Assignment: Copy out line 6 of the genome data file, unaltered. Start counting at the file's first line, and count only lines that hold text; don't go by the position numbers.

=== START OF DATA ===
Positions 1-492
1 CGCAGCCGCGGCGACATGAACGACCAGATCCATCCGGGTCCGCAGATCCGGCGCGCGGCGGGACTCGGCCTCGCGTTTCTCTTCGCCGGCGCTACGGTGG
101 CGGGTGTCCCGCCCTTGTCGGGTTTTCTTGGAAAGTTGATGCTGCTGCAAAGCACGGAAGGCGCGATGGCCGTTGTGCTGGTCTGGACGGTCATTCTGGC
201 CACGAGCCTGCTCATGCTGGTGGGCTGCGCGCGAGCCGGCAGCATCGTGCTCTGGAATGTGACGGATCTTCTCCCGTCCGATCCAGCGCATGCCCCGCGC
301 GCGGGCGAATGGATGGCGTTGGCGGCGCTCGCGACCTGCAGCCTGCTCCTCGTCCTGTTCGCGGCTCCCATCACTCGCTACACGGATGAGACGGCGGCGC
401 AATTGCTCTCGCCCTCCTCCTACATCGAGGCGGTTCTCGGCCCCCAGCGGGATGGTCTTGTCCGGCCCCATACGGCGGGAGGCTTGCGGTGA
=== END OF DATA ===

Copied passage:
401 AATTGCTCTCGCCCTCCTCCTACATCGAGGCGGTTCTCGGCCCCCAGCGGGATGGTCTTGTCCGGCCCCATACGGCGGGAGGCTTGCGGTGA